How to Reduce the Effects of Audible Noise From an Ultrasonic Cleaner

There are many advantages to an ultrasonic cleaner over other traditional cleaning technologies. Among these are faster cleaning times, better quality of cleaning, and ease of use. At the same time, ultrasonic cleaner technology differs a lot from these older methods. There are many characteristics unique to this technology, covering maintenance, handling and operation. An unavoidable aspect of ultrasonic cleaning is its production of ultrasonic waves. Ultrasonic waves themselves, by design and definition, have a higher pitch than audible for human ears. While this is true of the core transducer unit that effects the cleaning, the device as a whole does have a tendency to produce some audible sound waves.
During operation, the ultrasonic transducer-generator subunit generates purely ultrasonic waves. However, the construction of the complete device causes an element of mechanical coupling or interaction between the transducer-generator unit and various other parts. Typical components of the cleaner that have such vibrational interaction are the cleaning tank, enclosures and lids. This side effect of ultrasonic cleaner operation induces a variant of sympathetic resonance – activating some natural frequencies – where these resonance frequencies are in fact subharmonics.
These subharmonics are frequencies that can range from halves to quarters, as opposed to harmonics that are multiples of the base frequency. Take for example an ultrasonic cleaner with a 40 KHz transducer. The vibrational interaction will produce subharmonics such as half or 20 KHz, and a quarter or 10 KHz sound frequency. The loudness and relative intensity of these subharmonics depend on the specific mechanical design of the overall cleaner components, and the particular transducer frequency in use.
Since these audible subharmonics depend only on predetermined design and frequency, their direct online control is not possible. Indirect mechanical and precautionary methods are necessary to alleviate the problems arising from these unavoidable audible sounds. There are clear health and safety guidelines that stipulate the acceptable intensity for operating personnel.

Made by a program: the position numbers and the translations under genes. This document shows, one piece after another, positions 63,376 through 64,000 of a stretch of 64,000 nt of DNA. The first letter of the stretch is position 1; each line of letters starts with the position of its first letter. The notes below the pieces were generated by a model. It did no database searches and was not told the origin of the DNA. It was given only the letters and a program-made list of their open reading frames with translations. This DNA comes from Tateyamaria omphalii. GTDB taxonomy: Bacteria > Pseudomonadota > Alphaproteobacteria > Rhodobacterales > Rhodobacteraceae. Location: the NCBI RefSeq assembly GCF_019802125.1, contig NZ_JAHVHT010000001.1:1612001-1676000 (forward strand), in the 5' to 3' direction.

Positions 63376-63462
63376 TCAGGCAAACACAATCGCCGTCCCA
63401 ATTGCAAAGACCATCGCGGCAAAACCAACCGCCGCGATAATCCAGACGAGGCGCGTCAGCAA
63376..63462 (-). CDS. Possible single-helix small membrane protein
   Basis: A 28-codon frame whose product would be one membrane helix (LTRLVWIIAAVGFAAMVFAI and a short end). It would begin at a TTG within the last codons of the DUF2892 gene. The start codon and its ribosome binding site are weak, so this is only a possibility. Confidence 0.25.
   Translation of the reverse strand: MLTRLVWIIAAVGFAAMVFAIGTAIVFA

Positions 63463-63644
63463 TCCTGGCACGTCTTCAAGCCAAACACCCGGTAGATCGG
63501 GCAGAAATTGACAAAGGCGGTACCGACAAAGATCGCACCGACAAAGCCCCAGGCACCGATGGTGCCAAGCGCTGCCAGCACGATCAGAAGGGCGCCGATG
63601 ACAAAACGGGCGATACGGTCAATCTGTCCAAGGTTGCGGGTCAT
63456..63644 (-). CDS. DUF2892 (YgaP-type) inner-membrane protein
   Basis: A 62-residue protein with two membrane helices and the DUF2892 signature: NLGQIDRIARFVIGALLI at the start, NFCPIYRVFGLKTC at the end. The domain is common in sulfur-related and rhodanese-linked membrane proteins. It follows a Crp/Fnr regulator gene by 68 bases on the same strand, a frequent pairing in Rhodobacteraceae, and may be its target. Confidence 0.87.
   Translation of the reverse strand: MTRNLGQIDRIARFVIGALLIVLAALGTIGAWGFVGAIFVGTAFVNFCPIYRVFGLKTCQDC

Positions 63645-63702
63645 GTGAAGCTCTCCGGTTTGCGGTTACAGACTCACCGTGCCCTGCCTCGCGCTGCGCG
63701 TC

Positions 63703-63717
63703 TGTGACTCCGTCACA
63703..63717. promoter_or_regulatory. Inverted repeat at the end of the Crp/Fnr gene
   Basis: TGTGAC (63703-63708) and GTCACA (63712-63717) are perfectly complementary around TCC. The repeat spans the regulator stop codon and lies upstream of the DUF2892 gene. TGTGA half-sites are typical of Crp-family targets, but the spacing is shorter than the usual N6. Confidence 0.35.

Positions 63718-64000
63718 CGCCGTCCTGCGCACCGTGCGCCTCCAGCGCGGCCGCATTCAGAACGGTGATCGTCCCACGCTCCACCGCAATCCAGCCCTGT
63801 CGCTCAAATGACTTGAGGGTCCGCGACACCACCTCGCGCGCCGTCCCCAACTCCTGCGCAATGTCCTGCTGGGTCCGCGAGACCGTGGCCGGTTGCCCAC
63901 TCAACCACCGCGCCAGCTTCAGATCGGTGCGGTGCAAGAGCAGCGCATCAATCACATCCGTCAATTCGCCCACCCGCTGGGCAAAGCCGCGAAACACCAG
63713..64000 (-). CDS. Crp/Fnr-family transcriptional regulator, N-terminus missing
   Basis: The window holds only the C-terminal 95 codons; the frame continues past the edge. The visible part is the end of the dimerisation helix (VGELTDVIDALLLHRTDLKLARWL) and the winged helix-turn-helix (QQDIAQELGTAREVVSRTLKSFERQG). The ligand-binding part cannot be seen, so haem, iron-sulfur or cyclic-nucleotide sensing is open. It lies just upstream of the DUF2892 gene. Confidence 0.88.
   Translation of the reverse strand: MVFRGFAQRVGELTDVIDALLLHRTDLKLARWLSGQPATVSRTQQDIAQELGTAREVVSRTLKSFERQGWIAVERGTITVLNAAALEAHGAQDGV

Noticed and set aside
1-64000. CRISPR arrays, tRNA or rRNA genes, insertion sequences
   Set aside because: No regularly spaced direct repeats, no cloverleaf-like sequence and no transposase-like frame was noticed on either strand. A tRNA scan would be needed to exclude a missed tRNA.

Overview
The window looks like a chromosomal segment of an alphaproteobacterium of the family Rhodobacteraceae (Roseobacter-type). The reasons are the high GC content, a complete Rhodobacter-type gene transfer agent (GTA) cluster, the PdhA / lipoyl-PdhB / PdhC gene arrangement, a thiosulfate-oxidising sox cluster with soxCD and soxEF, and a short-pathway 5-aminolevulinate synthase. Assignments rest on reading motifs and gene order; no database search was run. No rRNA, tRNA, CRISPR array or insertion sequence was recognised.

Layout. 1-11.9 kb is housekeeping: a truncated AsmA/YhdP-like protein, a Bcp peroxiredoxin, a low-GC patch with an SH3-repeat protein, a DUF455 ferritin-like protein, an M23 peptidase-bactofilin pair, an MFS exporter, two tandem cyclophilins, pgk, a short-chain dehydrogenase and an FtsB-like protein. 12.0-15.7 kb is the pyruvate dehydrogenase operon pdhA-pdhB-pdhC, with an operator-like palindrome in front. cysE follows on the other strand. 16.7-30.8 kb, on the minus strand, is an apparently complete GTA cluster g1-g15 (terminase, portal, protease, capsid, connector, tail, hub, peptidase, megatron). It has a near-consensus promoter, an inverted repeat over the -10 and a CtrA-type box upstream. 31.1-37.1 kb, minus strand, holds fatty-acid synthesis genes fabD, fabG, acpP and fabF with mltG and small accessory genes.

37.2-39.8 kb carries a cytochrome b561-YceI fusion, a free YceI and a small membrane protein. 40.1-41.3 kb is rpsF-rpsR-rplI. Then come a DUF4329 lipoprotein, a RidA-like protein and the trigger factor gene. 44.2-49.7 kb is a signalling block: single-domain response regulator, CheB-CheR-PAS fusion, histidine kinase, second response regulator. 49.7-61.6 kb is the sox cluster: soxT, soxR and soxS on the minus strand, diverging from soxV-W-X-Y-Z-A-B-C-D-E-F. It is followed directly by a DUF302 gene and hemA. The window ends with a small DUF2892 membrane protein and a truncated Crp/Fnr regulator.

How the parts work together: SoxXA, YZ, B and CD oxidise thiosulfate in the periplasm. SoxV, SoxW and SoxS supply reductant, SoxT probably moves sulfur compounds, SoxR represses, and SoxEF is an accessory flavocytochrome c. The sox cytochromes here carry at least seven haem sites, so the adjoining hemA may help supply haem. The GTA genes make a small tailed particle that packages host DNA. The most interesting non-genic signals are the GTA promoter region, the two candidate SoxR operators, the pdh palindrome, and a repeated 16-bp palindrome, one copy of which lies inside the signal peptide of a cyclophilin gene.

For ultrasonic cleaners where the audible sound levels are fairly low, the primary precaution is to ensure that operating personnel stay a certain distance away from the unit. For additional reduction in audible sound intensity, use either or both of tight-fitting sound-insulating lids and complete device covers, depending on the uncovered cleaners’ sound levels. When proximity to the cleaner is necessary, the operator must wear special sound-reducing ear covers. For certain larger cleaners, the sound levels can be quite loud and unpleasant. In that case, we suggest exiting the enclosed room during operation. For additional precaution, see that you switch off the equipment immediately after the cleaning cycle completes.
The audible sound from the ultrasonic cleaner can occasionally provide a useful remote indication of faulty operation or operating mode. If the unit gives off abnormal sounds, immediately shut it off and get it looked at by maintenance staff. The pitch of the sound can detect the degassing mode remotely. During degassing, the pitch stays high, and on completion of degassing, it alters to a steady, relatively lower pitch.

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